Storm veterans share disaster recovery tips

Storm veterans share disaster recovery tips

When it comes time to prepare for a storm or recover, consider listening to people who have lived through a disaster. 

Take Oklahoma for example. The state has averaged 55 tornadoes a year since 1955, so most residents are storm veterans.

Though there are many tips on how to prepare your home for a storm, the best advice one resident can give is to simply put safety first. “The only thing I would protect is myself,” says Donn Lipscomb, owner of Moore’s Roofing & Insulation in Oklahoma City. “My house is just made out of wood and shingles and whatever, and it’ll all be taken care of.”

But if your house is destroyed in a storm, remember it won’t be rebuilt overnight. Take your time when researching contractors to make sure you're hiring the best person or company for the job. “It could be as fast as five months, it could be as long as a year, depending on the size of the house, what has to be done to clear it and once we can actually get started on it,” says David Fonzi, sales and service manager of highly rated A-List Construction in Oklahoma City.

Angie's List member Kelly Worner says she was desperate after a F5 tornado destroyed her Oklahoma home in 1999 and admits she rushed the rebuilding process and didn't vet her contractors. “Building supplies were going fast. Good contractors were taken. My contractor forged his credentials, forged his recommendations. I would not make that mistake again,” Worner says. “I would definitely go to Angie’s List and read recommendations and not panic to get it done tomorrow. I would be patient. You know if you have temporary living, it’ll happen. Just don’t rush things."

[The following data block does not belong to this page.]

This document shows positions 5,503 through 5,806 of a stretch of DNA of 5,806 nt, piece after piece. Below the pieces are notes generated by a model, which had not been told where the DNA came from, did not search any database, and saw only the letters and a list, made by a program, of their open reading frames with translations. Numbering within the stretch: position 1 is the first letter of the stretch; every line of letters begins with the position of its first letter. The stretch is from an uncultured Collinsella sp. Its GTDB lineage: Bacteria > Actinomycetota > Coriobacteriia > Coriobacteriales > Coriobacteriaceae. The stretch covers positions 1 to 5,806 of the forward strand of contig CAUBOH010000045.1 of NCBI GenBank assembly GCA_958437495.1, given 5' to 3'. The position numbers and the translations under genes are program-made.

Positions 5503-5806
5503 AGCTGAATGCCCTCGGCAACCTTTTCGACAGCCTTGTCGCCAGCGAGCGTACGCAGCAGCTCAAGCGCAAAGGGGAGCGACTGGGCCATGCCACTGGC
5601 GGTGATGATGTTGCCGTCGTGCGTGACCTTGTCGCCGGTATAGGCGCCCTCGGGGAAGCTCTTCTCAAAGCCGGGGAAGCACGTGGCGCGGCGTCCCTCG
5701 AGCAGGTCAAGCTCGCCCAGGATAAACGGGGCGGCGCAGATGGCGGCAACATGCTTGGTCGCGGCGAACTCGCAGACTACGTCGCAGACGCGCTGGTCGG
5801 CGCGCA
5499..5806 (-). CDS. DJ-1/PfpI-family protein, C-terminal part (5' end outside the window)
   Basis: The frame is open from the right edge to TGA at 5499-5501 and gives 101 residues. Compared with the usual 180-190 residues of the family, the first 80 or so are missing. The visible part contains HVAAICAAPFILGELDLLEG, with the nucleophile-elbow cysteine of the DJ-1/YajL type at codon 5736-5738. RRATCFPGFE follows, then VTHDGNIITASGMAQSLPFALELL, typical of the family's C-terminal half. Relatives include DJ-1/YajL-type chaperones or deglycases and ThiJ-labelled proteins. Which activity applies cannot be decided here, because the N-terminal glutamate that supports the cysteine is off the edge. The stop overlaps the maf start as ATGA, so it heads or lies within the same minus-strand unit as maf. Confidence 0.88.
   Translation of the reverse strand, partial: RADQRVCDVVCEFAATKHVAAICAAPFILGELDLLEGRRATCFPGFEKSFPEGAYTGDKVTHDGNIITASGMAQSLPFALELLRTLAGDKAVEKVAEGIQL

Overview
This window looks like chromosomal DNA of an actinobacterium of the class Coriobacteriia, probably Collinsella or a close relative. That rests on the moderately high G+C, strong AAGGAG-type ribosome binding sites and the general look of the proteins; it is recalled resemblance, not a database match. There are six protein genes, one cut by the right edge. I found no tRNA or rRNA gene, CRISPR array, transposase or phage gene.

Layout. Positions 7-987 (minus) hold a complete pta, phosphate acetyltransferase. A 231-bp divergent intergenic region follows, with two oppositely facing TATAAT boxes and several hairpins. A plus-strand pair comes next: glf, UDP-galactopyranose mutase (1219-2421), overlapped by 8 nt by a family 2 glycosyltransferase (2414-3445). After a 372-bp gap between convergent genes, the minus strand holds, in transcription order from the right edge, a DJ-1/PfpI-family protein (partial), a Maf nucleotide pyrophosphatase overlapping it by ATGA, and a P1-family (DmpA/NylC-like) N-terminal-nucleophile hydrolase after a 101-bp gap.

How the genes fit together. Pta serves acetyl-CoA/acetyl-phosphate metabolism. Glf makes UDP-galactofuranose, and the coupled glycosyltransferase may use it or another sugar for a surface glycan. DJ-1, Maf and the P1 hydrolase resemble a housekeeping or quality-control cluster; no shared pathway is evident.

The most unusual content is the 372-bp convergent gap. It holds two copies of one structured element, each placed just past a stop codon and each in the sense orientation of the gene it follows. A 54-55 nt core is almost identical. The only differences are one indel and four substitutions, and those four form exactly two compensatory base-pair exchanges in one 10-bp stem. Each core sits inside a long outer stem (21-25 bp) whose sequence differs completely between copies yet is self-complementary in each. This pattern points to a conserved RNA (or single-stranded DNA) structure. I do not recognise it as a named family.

In addition to checking Angie’s List, ask your contractor for local references and call and speak with previous clients. Make sure your contractor is properly licensed for the trade in your state, and make sure the company carries the required insurance. “This protects the homeowner, and it protects the roofer,” Lipscomb says. “I want to be able to sleep at night, so I make sure that all my licenses and insurance is up-to-date.”

Make sure your own homeowner's insurance is current. Angie’s List member Valerie Kelley says she's glad she switched insurance companies in October – seven months before her house was hit by the May 20 EF5 tornado - because her new policy covered more of her losses. “Don’t go with the cheap, cheap insurance company. That will make all the difference in the world,” Kelley says.

It’s important to be familiar with your policy and know what’s expected of you in times of disaster. Fonzi says many insurance companies will expect you to prevent further damage and schedule services like roof tarping and window boarding. It’s important to note, however, that money for such services should not be paid out of pocket. “Insurance companies pay for temporary repairs,” Lipscomb says. “They don’t want the conditions to get any worse.”

When disaster hits, tax season isn’t likely on your mind, but Kelley says it should be.” I found that that was hardest thing in ‘99 was trying to do my taxes that year, because when you file for disaster, they want you to list everything individually – and that is so hard to come up with everything in your house,” she says.

Kelley recommends taking photographs or video of each room and its contents. She also says it’s a good idea to keep those photos or video and any important paperwork – insurance policies, birth certificates, banking information, digital backups of photographs, etc. – in a safe place outside the home, such as a safety deposit box at the bank.

Click here for more recovery tips.


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